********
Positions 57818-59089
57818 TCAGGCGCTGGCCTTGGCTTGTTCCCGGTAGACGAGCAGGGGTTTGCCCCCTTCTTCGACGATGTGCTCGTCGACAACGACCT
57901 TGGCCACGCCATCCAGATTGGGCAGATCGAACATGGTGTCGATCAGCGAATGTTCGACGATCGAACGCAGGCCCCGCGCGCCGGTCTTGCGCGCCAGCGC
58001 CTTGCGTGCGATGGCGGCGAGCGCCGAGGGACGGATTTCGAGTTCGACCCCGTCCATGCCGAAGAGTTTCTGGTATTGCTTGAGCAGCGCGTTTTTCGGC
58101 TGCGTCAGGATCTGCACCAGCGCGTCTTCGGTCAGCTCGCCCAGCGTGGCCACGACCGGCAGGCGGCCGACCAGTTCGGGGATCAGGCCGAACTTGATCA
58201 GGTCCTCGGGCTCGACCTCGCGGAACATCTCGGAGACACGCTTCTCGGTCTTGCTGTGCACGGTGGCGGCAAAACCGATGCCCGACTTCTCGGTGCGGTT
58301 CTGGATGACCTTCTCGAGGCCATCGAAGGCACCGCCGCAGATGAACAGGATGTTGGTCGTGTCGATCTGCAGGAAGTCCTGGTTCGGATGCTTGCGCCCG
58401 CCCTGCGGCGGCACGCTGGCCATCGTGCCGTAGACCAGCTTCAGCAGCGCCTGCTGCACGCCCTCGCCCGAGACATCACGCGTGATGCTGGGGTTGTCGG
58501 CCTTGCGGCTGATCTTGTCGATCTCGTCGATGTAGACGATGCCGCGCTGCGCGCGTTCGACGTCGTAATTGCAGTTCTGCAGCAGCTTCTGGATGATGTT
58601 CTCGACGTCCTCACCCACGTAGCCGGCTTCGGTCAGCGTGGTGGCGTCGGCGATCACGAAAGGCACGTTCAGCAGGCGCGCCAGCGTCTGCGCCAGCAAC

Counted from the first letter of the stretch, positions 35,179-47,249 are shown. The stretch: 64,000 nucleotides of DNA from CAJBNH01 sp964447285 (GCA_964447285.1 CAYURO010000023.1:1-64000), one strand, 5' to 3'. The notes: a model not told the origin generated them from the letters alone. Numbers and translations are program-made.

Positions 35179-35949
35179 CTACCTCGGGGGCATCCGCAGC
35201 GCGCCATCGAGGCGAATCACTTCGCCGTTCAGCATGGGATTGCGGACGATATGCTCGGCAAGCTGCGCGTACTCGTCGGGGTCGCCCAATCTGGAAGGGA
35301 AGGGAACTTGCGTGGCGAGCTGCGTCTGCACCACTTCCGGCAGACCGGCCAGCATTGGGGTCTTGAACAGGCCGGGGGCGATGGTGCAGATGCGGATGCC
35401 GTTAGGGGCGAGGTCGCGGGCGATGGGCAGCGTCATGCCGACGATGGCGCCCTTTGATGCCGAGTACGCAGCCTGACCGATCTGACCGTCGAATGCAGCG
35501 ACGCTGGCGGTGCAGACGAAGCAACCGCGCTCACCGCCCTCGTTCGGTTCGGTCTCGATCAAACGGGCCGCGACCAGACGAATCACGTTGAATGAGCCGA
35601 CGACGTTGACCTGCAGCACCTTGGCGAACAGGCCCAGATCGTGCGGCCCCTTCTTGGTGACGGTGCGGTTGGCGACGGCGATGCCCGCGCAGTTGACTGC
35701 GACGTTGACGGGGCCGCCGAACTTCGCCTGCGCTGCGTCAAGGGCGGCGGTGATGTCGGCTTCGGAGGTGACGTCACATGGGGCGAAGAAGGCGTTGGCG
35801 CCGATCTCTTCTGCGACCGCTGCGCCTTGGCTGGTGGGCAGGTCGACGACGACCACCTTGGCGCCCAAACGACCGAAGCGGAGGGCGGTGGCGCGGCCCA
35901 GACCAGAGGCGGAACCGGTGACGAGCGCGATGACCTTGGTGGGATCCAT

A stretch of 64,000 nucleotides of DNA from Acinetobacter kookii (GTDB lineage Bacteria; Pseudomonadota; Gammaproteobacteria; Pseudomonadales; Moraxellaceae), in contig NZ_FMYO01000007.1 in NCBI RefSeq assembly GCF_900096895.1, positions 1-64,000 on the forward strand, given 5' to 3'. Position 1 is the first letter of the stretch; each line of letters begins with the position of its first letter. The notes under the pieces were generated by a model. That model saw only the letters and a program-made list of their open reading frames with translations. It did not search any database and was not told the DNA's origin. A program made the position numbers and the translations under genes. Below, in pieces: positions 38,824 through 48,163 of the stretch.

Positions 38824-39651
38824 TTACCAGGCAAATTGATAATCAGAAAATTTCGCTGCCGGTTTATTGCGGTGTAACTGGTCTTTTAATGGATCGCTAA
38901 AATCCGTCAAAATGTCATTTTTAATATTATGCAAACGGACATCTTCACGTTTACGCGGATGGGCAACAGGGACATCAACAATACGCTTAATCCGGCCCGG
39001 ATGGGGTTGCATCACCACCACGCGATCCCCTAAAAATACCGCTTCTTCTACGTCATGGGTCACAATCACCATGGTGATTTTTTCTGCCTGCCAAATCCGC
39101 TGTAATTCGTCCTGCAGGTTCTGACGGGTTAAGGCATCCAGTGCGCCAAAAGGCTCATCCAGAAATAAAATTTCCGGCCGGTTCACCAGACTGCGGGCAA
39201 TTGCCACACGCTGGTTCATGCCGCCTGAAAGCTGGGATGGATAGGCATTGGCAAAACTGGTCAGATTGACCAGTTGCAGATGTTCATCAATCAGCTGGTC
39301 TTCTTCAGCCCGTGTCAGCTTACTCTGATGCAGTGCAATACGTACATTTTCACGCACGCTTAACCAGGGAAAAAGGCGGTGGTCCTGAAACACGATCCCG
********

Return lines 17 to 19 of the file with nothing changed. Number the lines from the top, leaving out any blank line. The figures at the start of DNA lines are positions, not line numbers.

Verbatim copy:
35501 ACGCTGGCGGTGCAGACGAAGCAACCGCGCTCACCGCCCTCGTTCGGTTCGGTCTCGATCAAACGGGCCGCGACCAGACGAATCACGTTGAATGAGCCGA
35601 CGACGTTGACCTGCAGCACCTTGGCGAACAGGCCCAGATCGTGCGGCCCCTTCTTGGTGACGGTGCGGTTGGCGACGGCGATGCCCGCGCAGTTGACTGC
35701 GACGTTGACGGGGCCGCCGAACTTCGCCTGCGCTGCGTCAAGGGCGGCGGTGATGTCGGCTTCGGAGGTGACGTCACATGGGGCGAAGAAGGCGTTGGCG